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I Don't Need a Gun, the Police Will Protect Me!
"'...for the next fourteen hours the women were held captive, raped, robbed, beaten, forced to commit sexual acts upon each other, and made to submit to the sexual demands of their attackers,' but the District of Columbia's highest court exonerated the District and its police saying that it is a "fundamental principle of American law that a government and its agents are under no general duty to provide public services, such as police protection, to any individual citizen."
In many respects, we have it good in the United States. Our standard of living is unequalled anywhere in the world, we retain a level of personal freedom that allows us to fully exploit the creativity and industry of those motivated to succeed in the global marketplace, and we have the highly developed communications infrastructure required to provide public services to almost anyone, almost anywhere.
One of the most widely known public services is best identified with the number you would dial on a telephone to access it, 911. Medical emergency? Crime in progress? House burning down? Dial 911 and someone will fix it.
Let's say that you wake up in the middle of the night and hear someone in the other room. Living alone, you know that it can't be anyone who is supposed to be there. There's no sense trying to be a hero, so you dial 911. You lie in the dark nervously awaiting the next turn of events. You try to reassure yourself that the police will be there soon to protect you. But will they?
Perhaps, but did you know that they are not required to protect you? Moreover, they cannot be held responsible if they fail to protect you. In California, for example, Government Code Sections 821, 845, and 846 state, in part, "Neither a public entity or a public employee [may be sued] for failure to provide adequate police protection or service, failure to prevent the commission of crimes and failure to apprehend criminals."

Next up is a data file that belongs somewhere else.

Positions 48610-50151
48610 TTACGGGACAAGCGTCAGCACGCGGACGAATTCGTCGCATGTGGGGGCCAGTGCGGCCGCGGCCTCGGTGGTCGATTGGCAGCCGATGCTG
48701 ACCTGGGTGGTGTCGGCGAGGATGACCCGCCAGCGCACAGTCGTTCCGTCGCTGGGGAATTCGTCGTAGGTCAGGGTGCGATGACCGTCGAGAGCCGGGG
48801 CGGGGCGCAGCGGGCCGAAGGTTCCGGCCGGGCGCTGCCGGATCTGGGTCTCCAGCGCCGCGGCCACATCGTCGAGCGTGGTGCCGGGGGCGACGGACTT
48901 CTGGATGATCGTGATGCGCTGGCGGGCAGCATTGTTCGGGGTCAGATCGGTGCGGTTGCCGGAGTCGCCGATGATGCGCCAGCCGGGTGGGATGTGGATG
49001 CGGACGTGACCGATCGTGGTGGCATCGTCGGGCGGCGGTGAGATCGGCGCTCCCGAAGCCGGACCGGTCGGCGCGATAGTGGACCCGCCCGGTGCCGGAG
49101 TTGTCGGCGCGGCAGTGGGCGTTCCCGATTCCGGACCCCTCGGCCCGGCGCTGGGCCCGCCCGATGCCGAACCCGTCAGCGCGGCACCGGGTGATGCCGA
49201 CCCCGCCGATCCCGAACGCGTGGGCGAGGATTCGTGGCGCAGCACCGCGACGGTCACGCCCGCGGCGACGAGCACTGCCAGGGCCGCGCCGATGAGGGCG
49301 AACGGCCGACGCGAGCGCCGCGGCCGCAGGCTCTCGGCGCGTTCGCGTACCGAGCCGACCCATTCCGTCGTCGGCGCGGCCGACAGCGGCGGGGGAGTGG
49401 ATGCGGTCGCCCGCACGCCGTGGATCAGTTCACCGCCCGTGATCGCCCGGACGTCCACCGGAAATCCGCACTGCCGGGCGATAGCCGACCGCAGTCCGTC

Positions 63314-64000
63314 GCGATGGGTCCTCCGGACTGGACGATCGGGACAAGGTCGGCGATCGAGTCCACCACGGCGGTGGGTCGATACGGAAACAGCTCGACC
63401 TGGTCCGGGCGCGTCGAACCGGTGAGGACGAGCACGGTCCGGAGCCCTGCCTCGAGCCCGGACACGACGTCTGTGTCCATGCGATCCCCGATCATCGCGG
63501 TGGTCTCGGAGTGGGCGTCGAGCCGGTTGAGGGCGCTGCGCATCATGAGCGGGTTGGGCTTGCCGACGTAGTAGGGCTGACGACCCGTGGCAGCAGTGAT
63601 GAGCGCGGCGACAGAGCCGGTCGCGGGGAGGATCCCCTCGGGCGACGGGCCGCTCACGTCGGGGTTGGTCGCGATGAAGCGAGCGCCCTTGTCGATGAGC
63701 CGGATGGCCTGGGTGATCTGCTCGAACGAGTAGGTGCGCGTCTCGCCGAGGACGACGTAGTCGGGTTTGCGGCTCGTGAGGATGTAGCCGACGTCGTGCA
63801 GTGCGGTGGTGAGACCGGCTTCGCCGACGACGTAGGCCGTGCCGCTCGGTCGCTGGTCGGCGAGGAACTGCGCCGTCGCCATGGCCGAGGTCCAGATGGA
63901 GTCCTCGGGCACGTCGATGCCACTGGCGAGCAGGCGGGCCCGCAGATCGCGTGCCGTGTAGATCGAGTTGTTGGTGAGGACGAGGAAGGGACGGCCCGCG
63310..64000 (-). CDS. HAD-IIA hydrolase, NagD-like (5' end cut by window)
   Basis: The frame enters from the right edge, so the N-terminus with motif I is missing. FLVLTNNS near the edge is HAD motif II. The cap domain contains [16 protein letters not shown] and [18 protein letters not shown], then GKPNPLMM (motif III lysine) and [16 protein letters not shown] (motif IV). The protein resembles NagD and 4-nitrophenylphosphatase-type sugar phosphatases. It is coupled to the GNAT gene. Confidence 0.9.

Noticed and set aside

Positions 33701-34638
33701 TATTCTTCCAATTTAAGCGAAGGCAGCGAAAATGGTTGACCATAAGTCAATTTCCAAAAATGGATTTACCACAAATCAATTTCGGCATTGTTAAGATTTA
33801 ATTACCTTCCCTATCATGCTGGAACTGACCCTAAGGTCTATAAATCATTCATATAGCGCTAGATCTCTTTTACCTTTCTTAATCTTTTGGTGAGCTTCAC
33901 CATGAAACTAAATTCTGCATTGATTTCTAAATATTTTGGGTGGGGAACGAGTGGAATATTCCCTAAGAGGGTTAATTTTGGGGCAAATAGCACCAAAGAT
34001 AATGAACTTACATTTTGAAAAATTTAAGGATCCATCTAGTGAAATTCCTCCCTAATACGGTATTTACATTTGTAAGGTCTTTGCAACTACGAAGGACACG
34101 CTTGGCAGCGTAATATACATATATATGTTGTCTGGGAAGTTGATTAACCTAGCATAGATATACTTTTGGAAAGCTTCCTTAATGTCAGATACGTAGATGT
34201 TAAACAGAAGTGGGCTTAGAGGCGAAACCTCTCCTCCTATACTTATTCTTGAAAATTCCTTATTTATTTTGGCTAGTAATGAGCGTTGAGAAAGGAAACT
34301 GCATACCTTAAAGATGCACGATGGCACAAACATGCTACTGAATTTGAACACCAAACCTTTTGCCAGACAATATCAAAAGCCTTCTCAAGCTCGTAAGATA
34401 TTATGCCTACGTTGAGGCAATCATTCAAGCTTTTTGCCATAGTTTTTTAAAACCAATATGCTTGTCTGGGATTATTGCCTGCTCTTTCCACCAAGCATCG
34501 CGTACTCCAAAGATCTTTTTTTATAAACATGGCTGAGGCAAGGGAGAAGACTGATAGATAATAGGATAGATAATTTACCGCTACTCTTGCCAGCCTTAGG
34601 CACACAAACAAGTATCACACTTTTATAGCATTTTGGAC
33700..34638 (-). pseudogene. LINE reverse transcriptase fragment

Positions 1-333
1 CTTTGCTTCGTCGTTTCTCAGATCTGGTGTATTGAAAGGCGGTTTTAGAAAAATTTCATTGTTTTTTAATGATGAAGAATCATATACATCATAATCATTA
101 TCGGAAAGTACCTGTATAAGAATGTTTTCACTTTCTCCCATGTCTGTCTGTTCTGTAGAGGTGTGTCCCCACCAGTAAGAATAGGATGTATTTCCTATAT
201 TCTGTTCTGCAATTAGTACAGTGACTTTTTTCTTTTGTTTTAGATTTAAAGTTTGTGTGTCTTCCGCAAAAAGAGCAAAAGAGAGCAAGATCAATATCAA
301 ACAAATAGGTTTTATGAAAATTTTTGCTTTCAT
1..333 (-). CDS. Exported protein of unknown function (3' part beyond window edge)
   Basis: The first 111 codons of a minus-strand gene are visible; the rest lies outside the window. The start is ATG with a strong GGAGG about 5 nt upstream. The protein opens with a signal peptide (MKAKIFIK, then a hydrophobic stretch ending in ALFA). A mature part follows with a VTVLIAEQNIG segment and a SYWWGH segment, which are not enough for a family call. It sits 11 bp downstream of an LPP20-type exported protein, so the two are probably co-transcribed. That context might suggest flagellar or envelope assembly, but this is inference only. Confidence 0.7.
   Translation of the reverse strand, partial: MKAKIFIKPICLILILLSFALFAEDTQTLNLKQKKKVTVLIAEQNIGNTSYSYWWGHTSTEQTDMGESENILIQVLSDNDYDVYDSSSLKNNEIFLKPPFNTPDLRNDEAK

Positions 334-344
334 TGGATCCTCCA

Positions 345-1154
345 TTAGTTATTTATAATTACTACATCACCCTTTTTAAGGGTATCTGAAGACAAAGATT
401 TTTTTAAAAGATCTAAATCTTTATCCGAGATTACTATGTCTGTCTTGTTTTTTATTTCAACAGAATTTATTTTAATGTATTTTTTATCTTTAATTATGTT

One of the more prominent cases of this type was Warren v. District of Columbia. Two women were upstairs in a townhouse when they heard their roommate, a third woman, being attacked downstairs by intruders. They phoned the police several times and were assured that officers were on the way. After about 30 minutes, when their roommate's screams had stopped, they assumed the police had finally arrived. When the two women went downstairs they saw that, in fact, the police never came, but the intruders were still there. As the Warren court graphically states in the opinion: "For the next fourteen hours the women were held captive, raped, robbed, beaten, forced to commit sexual acts upon each other, and made to submit to the sexual demands of their attackers." The three women sued the District of Columbia for failing to protect them, but D.C.'s highest court exonerated the District and its police, saying that it is a "fundamental principle of American law that a government and its agents are under no general duty to provide public services, such as police protection, to any individual citizen." [Warren v. District of Columbia, 444 A.2d 1 (D.C. Ct. of Ap., 1981).]
Certainly, most officers of the law will take whatever reasonable actions they can to protect a citizen from crime, but they are not required to do so, nor can they be held responsible if they fail to do so. You are the only one accountable for your own personal safety. Forfeiture of your right to keep and bear arms would mean that you are responsible for something that you have no legal ability to carry out, a legislative Catch-22.
For more information on this topic, see "Dial 911 and Die" -- available at your local bookstore.